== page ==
Two Simple Workbench Hacks
I consider my workbench as another tool. Like a modeling knife, razor saw or pliers, the bench itself can be an asset that enhances your modeling, or hinders it via poor design.
I’ve found that having the right tool or fixture, easily accessible and ready to go, increases my enjoyment of the work many times over. I won’t share the number of ways I’ve jury-rigged or cobbled together a makeshift solution that left me frustrated and discouraged. My recent work on freight cars is a case in point. How do you hold a car steady when adding the end details? How do you keep the details on one end safe when working on the opposite end?
I remembered reading a post on Gene Deimling’s blog about his solution and I thought it was brilliant. Gene simply clamps a stiff metal ruler to his bench top allowing one end to stick out a few inches. He can then slip an open top car on the end of the ruler and clamp it in place for adding the ladders, grabs and brake components. I decided to adapt his idea and take it a bit further.
I didn’t feel comfortable using a ruler and I also didn’t want to clamp it to the bench for use, preferring instead to have something permanently installed and ready to go on a whim. With that in mind, I came up with the design seen here, using scraps of 3/4 inch oak and 1/4 inch plywood. The middle piece is slightly narrower than the inside dimension of a quarter-inch scale box car and pulls out like a breadboard writing surface of an old style wooden desk.
My bench top is 3/4 inch plywood with a 3/4 inch stiffener strip along the edge for strength. To mount the fixture I added a block of 3/4 inch scrap at the rear to keep it level then drove two screws from below through predrilled holes in the top piece. I made certain the screws were short enough not to poke through the work surface. To prevent the tongue from being pulled out too far I added another short screw that engages the stop strip on the bottom of the runner guides. If I need to remove the center piece, I can slide it out the rear of the fixture. I thought of adding a small knob on the front to pull the extension out but that would interfere with positioning the model. As seen in the opening photo, I drilled a shallow depth hole that I can grab with my finger tip. It’s also easy to push the tongue out from the rear.
The fit is snug enough to eliminate any wobbles but not so tight that it’s hard to slide in and out. For a little lubrication, I rubbed the edges and the runner guides with some candle wax. The wood has been kicking around the basement for some time and is fully acclimated to the environment, although I’m certain the change of seasons may require some adjustments to the fit.
As the photo above shows, I can extend the tongue and slide a model on to it for adding those delicate end details. Along with sizing the extension to fit the model, the small cam operated clamp keeps it from sliding off and adds peace of mind. I also used a small screw eye on the side of the fixture to store the clamp between projects. I don’t have to go looking for it that way. I also think it would be good to find a way of capturing the inevitable part that slips away from me but haven’t thought of any good solutions yet. So far so good though. This works well for cars that have a separate roof or floor but obviously won’t work for a one piece car body like a resin kit. That will be another project. However, for the price of some scrap wood and an hour or less of work, I have a fixture that should serve me well for many years. Thanks for the inspiration Gene!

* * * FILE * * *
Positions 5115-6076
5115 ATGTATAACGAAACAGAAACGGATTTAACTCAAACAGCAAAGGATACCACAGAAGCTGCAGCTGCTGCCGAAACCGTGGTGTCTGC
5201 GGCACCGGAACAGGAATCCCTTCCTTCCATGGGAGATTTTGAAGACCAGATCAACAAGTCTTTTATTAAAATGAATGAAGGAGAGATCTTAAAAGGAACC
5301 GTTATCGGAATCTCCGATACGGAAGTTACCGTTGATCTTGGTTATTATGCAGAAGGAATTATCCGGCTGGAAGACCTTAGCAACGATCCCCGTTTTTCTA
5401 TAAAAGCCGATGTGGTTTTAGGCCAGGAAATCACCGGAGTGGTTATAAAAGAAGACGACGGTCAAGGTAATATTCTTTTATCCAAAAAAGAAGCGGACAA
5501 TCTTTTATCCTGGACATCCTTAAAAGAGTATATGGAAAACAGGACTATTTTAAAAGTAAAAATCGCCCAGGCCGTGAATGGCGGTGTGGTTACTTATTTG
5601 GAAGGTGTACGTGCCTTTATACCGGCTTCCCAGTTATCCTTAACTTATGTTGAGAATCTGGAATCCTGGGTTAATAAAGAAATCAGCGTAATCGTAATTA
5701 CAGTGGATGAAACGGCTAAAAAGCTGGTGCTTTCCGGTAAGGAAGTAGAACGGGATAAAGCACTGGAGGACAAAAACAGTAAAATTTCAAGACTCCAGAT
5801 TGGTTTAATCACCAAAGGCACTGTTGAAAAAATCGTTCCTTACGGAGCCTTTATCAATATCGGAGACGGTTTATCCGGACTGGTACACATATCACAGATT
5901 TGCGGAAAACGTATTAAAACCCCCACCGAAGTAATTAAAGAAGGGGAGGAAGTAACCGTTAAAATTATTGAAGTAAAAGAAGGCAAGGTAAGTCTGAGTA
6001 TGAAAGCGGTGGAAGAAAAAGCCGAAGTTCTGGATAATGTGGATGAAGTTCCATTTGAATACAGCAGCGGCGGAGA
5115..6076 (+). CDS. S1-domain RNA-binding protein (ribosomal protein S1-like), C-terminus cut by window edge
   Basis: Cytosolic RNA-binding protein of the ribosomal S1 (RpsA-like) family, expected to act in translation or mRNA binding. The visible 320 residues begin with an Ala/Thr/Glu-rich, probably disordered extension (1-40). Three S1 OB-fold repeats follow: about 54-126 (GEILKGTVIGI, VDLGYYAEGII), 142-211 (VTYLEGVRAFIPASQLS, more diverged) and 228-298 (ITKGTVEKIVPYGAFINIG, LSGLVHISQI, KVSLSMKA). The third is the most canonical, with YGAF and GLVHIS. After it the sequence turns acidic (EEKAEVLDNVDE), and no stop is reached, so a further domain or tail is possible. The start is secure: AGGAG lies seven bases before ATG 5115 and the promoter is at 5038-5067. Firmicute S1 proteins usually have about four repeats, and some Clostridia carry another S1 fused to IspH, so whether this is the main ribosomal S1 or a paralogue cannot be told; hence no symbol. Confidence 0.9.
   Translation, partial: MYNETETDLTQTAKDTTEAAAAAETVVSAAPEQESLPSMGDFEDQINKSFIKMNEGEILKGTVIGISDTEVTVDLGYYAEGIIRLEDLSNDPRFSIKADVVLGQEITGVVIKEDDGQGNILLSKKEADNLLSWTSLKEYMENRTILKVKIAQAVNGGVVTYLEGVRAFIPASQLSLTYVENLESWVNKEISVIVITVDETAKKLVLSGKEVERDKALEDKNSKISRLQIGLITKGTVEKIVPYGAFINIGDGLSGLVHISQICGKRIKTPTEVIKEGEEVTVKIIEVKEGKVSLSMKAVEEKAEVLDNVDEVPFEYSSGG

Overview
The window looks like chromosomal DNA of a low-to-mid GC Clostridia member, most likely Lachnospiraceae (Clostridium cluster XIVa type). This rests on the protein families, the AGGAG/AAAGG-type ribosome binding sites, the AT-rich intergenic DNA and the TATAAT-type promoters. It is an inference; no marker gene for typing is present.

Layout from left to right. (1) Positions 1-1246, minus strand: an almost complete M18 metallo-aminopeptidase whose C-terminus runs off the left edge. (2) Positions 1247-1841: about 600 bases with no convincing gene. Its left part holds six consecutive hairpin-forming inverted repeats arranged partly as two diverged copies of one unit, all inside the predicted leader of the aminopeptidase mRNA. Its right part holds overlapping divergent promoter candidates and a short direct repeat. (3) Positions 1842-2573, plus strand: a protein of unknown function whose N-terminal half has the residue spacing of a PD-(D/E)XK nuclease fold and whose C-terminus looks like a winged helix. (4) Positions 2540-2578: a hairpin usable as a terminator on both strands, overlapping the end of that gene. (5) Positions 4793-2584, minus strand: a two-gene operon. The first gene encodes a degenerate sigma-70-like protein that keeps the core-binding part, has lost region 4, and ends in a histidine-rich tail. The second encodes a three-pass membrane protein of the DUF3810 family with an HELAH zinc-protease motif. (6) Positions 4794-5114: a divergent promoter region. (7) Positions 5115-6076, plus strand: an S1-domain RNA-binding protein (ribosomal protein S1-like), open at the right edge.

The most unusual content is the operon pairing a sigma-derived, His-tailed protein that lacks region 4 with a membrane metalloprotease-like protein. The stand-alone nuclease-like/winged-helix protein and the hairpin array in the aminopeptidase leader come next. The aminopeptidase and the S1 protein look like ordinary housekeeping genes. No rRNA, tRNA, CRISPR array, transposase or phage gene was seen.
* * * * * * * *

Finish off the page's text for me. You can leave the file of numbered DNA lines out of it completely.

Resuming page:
Scale Rule Holder
Clutter, in my view, is stuff that doesn’t have a permanent home when you aren’t using it. I prefer a tidy, work area but I understand that we all have different tolerance levels where tidiness is concerned. Several years ago, I made this holder (below) for my scale rules and squares to keep them off the bench, organized and easy to find. It sits on a narrow shelf at the back of my bench making it easy to grab a rule and replace it when I’m done. Once again, it’s just a piece of scrap with some angled saw kerfs and a block to hold it upright.
I’m slowly chipping away at these small enhancements and have several more on my short list of projects. They make modeling so much simpler and enjoyable that I wonder why I didn’t do them sooner.
What great ideas, Mike. Thanks for sharing these!
As you probably know, I’m in the process of setting up a workshop and I’m on the lookout for good ideas like these.
– Trevor (Port Rowan in 1:64)
You’re welcome but full credit goes to Gene. I just modified his idea to suit my preferences. I’ve seen countless variations of the scale rule holder in the many books and magazines I have on workshop design and organization.
An idea introduced to me by my wife, a jeweler, is the desk apron or catch tray
This is either an apron which you attach the bottom of to the underside of the desk when you sit down, or a fabric tray attached to the desk under the work area. Anything you drop falls into the apron and can be easily retrieved.
Obviously for jewelers working in precious metal then even the filings have value but for us it can still prevent loss or breakages.
I’ve thought of that idea but dismissed it. Considering how a car hangs down on the fixture, I’m afraid of making a careless move and damaging with an apron. I’ll just have to exercise care and if a part takes flight, well, it happens.